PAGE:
…the game ended. Rangers win. Darn.
The Rangers relievers high-tailed it out of there. I mean they were gone in a flash. And when it was all said and done, I realized they had left the stray baseball sitting on the ground by the
bullpen home plates.
I picked up Tim and we headed over to the first row of section 52.
Now, I had never used the “glove trick” before, never even attempted it, but I had rigged a glove up for it and brought it on this trip because I knew Rangers Ballpark was glove-trick-friendly and we needed a picture using a ball retrieving device for the myGameBalls.com photo scavenger hunt. We’d already got the picture of Tim fishing for a baseball with Dirk, but now we had a prime opportunity to try out the glove trick.
It took me a minute or two to swing the glove out and knock the ball closer to me. It was probably 8-10 feet out. One my second or third attempt, I successfully got the ball up to chest level. I went to grab it from the glove, and accidentally knocked it out. But instead of falling into the bullpen, it fell into the 10 (or so) foot deep gap.
So, I repositioned myself and tried again. With a small crowd watching me, the pressure was on. I quickly got the baseball half way up from the ground before I jerked my string and the ball fell to the ground again.
At this point, an usher came down to the first row. I pleaded to him, “I’ve never done this before. Can I just try to get this baseball?” “I’m gonna watch you do it,” he responded. Cool!
On my next attempt, I nailed it. As I slowly raised the glove from the ground, the usher counseled me, “easy now, easy now!” And easy did it. I got the ball to chest level and *carefully* reached out and secured it with my hand.
The small crowd let out a little roar. And I held the ball aloft in victory! Our first ever glove trick!
Tim posed with the baseball and his still almost-full ice cream hemlet:
In that picture, the guy in the white shirt and red hat is the usher who watched us get the baseball. The little kid in the red also watched with amazement as we retrieved our sixth and final ball of the day.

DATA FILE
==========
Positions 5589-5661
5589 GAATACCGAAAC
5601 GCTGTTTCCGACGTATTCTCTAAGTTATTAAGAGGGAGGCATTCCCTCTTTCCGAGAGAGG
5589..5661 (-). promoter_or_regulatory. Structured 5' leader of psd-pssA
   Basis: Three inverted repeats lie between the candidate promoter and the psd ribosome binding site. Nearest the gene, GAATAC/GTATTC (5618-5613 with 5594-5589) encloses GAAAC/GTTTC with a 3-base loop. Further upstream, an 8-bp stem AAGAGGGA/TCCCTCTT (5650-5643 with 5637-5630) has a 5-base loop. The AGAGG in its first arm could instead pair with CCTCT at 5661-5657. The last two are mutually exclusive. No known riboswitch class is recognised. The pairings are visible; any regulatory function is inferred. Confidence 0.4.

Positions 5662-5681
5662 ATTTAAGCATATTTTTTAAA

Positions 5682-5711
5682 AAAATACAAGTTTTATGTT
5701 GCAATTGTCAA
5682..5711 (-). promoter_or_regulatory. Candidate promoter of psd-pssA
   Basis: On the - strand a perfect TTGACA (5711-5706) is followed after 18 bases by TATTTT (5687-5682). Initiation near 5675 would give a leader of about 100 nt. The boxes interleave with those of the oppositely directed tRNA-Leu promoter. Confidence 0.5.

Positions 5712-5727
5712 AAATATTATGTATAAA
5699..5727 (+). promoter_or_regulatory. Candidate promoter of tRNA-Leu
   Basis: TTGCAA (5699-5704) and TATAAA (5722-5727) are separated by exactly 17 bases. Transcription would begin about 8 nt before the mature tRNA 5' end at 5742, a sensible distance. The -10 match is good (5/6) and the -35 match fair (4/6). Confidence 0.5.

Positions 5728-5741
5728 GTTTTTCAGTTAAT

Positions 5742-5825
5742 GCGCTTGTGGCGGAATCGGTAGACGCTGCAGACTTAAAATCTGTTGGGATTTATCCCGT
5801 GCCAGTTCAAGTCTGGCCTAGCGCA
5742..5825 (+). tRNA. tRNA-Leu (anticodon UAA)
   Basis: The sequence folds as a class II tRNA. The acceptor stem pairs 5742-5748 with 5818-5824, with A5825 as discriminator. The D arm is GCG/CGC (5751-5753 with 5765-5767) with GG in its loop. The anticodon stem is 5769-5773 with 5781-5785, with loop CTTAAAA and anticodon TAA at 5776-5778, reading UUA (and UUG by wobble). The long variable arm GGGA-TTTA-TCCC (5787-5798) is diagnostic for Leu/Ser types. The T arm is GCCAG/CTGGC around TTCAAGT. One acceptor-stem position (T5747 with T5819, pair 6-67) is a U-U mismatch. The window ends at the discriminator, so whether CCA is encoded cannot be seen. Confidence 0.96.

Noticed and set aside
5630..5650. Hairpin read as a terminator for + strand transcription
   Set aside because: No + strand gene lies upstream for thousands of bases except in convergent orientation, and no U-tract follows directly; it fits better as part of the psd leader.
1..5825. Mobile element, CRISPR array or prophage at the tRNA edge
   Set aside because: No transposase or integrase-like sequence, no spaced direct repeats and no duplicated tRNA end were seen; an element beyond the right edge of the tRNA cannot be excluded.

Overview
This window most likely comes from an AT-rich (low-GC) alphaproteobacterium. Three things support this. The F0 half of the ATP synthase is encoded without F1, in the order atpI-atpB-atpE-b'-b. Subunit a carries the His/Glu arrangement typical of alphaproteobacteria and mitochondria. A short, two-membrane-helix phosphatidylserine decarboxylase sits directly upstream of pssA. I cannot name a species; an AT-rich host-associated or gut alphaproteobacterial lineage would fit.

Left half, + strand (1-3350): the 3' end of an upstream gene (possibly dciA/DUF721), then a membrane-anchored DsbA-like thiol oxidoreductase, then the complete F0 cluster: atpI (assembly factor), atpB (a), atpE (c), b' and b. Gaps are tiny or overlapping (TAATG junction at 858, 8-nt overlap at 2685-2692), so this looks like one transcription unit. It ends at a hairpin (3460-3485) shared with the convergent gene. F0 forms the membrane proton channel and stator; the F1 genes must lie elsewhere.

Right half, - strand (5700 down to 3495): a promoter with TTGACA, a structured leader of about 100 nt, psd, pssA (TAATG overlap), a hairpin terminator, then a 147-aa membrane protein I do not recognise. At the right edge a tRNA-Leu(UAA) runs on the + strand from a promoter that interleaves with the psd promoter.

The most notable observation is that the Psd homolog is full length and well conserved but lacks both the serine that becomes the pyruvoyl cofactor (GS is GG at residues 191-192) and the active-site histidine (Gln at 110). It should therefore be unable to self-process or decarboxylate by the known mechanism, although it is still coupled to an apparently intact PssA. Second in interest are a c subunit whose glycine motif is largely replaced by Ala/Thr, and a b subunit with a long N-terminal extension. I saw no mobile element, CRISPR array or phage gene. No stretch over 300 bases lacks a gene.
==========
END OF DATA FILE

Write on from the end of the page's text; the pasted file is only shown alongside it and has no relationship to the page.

Ah, Rangers Ballpark of Arlington, you are a good one. In fact, as I rank the A.L. West Stadiums, you are second:
1. Safeco Field
2. Rangers Ballpark of Arlington
3. Angels Stadium of Anaheim
4. Oakland Coliseum (a distant last place)
|2011 C&S Fan Stats|
|10/1 Games (Tim/Kellan)|
|12/2 Teams [Tim – Mariners, Orioles, Rangers, Brewers, Nationals, Phillies, Mets, Rays, Braves, Diamondbacks, Astros and Royals; Kellan – Mariners, Orioles]|
|5 Ice Cream Helmet(s) (Orioles (2), Nationals, Phillies, Rangers)|
|33 Baseballs (4 Mariners, 7 Rangers, 3 Orioles, 2 Umpire, 2 Nationals, 2 Brewers, 4 Phillies, 1 Mets, 1 Rays, 2 Braves, 2 Diamondbacks, 1 MLB Authenticator, 1 Easter Egg, 1 Glove Trick)|
|5/1 Stadiums [Tim – Camden Yards, Nationals Park, Citizens Bank Park, Minute Maid Park, Rangers Ballpark in Arlington; Kellan – Camden Yards]|
|11/7 Player Photos* [Tim – Felix Hernandez, Adam Moore, Garrett Olson, Chris Seddon, David Aarsdma, Michael Pineda, Miguel Olivo, Ryan Langerhans, Greg Zuan, Mark Lowe, Michael Saunders; Kellan – Luke French, Milton Bradley, Franklin Gutierrez, Justin Smoak, Matt Tuiasosopo, Ryan Langerhans, Michael Saunders]|
|3/1 Management Photos* [Tim – Howard Lincoln, Jack Zduriencik, Eric Wedge; Kellan – Jack Zduriencik]|
|3 Autograph(s) (Michael Pineda, Michael Saunders, Mark Lowe)|
|1 Bat* (Milton Bradley)|
|3/2 Mascot Photos* [Tim – Mariner Moose, Teddy Roosevelt, The O’s Bird; Kellan – Mariner Moose, The O’s Bird]|
|1/0 Divisions Closed Out** [Tim – A.L. West (Safeco Field, Oakland Coliseum, Angel Stadium & Rangers Ballpark in Arlington); Kellan – N/A]|
|*includes Spring Training**divisions where we have seen each team play a home game.|